Fatphobia, the Only Elephant in the Room
Living on the other side of what’s considered normal by a significant part of society takes its toll. Society has many rules that build barriers everyone is supposed to overcome in their communities. Most people feed on socially constructed myths and, of course, many of these are rather toxic. Fatphobia, for instance, is a basic element, disguised as sustenance, that only leads to frustration, pain, and distortion of identity. This phenomenon affects people whose Body Mass Index (BMI) is above “normal”.
“Fat” has all sorts of connotations, many of which are negative. Intuitions or assumptions arise from those who profit from insecure people. In fact, many companies out there are trying to line their pockets.
“I’ve worn black today, because I’ve heard so often that it’s supposed to be slimming. But instead I am this sphere of darkness submarining through the halls.”
Prejudices and origin of fatphobia
Many people think a person with a BMI that’s higher than what most consider normal is dissatisfied. In fact, you may be one of them. This is understandable, as it’s what your culture taught you. You just assume it. Not only that, but you may also erroneously believe that heavy people lack willpower and can’t give up certain foods or go to the gym.
The culture reinforces this self-centered perspective. Seeing or positioning yourself from it makes you feel better about yourself. After all, you’re strong and can take care of yourself. This is why you’re thinner. You just assume that a heavier person dislikes their body and that they don’t want to change it because their will is too fragile. You’re convinced they’re too weak when it comes to giving up eating junk food.
It’s much easier to assume this line of thinking instead of considering that a heavy person likes themselves. Perhaps you’d have to confess how much you repress yourself. The many enjoyable things you’re willing to give up on. Besides, it’s much easier to assume these people can’t change even if they wanted to because it’s all a matter of strength. Thus, this line of thinking feeds the idea that anyone can control their body. That no one will ever be fat if they “do things right”. But reality is quite different.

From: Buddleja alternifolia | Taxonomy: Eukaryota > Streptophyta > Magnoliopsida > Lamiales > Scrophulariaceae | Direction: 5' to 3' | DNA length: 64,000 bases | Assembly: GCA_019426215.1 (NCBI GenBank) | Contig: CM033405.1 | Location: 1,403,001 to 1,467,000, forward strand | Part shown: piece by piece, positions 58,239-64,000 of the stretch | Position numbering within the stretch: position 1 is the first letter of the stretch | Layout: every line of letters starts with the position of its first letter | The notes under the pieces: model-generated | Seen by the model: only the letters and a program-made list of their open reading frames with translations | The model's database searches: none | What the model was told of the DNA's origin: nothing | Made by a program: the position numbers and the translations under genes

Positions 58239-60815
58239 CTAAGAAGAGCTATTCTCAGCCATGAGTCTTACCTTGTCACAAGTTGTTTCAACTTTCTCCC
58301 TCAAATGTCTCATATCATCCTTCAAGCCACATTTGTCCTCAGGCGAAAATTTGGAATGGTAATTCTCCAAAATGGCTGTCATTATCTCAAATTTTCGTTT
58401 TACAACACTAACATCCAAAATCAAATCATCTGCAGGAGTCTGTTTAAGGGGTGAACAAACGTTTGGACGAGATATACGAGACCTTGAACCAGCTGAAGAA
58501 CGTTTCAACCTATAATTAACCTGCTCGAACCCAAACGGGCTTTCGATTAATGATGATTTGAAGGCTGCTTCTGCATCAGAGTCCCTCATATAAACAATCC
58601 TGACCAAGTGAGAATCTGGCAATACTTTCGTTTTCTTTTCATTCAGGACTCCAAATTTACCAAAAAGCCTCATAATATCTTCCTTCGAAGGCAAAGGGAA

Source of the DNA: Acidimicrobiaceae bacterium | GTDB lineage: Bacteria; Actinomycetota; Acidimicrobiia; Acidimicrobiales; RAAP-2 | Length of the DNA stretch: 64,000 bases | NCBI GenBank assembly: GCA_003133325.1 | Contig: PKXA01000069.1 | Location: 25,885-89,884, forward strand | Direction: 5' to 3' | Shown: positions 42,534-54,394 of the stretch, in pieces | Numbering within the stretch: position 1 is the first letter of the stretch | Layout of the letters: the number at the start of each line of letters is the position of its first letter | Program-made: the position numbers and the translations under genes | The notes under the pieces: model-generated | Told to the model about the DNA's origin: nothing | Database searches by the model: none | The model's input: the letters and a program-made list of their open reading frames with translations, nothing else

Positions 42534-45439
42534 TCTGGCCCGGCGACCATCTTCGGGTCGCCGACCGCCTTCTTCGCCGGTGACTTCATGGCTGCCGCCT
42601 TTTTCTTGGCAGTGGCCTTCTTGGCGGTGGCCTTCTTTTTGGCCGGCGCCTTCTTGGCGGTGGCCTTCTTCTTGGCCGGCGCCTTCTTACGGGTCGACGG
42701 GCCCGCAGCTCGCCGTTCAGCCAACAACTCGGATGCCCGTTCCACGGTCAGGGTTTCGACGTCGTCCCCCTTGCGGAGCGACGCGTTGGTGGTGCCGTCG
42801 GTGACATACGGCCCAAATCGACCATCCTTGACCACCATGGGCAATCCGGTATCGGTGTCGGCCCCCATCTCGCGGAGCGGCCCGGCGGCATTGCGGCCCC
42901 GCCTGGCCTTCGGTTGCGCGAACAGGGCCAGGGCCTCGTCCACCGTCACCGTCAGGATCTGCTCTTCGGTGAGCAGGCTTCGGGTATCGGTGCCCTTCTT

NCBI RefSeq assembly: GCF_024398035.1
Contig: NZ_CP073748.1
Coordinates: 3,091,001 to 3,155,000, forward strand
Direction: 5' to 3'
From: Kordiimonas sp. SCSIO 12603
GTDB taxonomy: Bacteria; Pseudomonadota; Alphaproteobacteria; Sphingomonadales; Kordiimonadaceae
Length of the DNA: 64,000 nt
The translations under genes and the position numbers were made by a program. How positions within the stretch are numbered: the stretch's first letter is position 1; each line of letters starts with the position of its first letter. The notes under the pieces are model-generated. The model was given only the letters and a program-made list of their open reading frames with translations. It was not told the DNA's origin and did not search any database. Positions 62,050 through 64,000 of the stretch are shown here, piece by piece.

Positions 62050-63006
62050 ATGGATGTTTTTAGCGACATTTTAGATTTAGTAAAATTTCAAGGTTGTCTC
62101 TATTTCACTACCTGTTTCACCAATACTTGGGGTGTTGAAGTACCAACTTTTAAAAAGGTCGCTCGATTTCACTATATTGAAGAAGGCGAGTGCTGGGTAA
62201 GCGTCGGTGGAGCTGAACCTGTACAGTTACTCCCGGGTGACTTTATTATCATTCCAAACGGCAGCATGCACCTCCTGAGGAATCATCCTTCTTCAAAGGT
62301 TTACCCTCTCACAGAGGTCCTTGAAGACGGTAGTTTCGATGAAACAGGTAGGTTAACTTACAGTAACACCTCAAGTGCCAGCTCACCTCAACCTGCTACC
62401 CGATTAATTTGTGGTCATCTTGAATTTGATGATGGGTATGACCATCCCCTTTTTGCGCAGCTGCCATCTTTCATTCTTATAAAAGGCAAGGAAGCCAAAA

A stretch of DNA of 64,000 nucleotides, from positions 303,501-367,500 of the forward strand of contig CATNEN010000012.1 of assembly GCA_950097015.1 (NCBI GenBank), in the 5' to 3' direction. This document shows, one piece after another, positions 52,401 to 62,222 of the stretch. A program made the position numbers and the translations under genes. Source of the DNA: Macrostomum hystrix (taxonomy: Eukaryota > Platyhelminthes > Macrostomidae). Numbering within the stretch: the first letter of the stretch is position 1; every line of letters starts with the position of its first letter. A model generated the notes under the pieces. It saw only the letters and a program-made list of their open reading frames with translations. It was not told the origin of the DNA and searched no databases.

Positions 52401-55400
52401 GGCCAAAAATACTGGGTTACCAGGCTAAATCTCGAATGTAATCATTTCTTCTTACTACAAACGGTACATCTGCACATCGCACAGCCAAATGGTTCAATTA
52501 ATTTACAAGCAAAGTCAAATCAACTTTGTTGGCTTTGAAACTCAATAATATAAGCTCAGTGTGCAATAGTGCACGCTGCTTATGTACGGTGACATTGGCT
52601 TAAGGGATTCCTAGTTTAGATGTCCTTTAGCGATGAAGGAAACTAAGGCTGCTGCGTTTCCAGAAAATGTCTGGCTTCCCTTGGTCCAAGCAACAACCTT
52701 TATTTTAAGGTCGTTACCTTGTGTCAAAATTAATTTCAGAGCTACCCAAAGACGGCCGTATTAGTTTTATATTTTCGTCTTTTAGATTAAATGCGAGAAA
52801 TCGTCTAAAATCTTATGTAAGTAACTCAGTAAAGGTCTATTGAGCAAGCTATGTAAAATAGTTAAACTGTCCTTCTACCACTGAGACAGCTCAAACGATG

Most people react to overweight people with pity and compassion. It’s kind of similar to the way some react to a person who confesses to having a terminal illness. Instead of saying “Nice to meet you”, some would have a tendency to say “I’m sorry” or “You can do it”. Perhaps you’d like to introduce them to that acquaintance everyone has who lost a lot of weight and didn’t gain it back.
When it hurts you
Fatphobia is one of the most limiting of all. This is because it involves self-rejection, hating a part of you. However, trying to do so would harm you, as you’d have to die to do so. Many do try to follow this path. In fact, they dissociate from their body and try to ignore it. Just the way one would ignore that sweet-talking salesman.
The price they pay is very high. People who hate their bodies no longer pay attention to their signals. The pain isn’t evident until it’s too late and the consequences irreversible. Then, they just associate those symptoms with their excess weight. It’s the beginning and the end of everything.
Many overweight people who are also fatphobic stop enjoying certain activities such as sports, a day at the pool, and even a long shower. They aren’t concerned about other people seeing them; they mainly don’t want to see themselves. They want to hide the body they just can’t stand.
They stop enjoying the company of their body and lose any symbiosis with it. Their lives become a battleground. Fatphobia is often the result of unnatural desire and learned self-censorship. Always punished by those harsh judges who are seldom compassionate, understanding, and loving, even to themselves.It might interest you...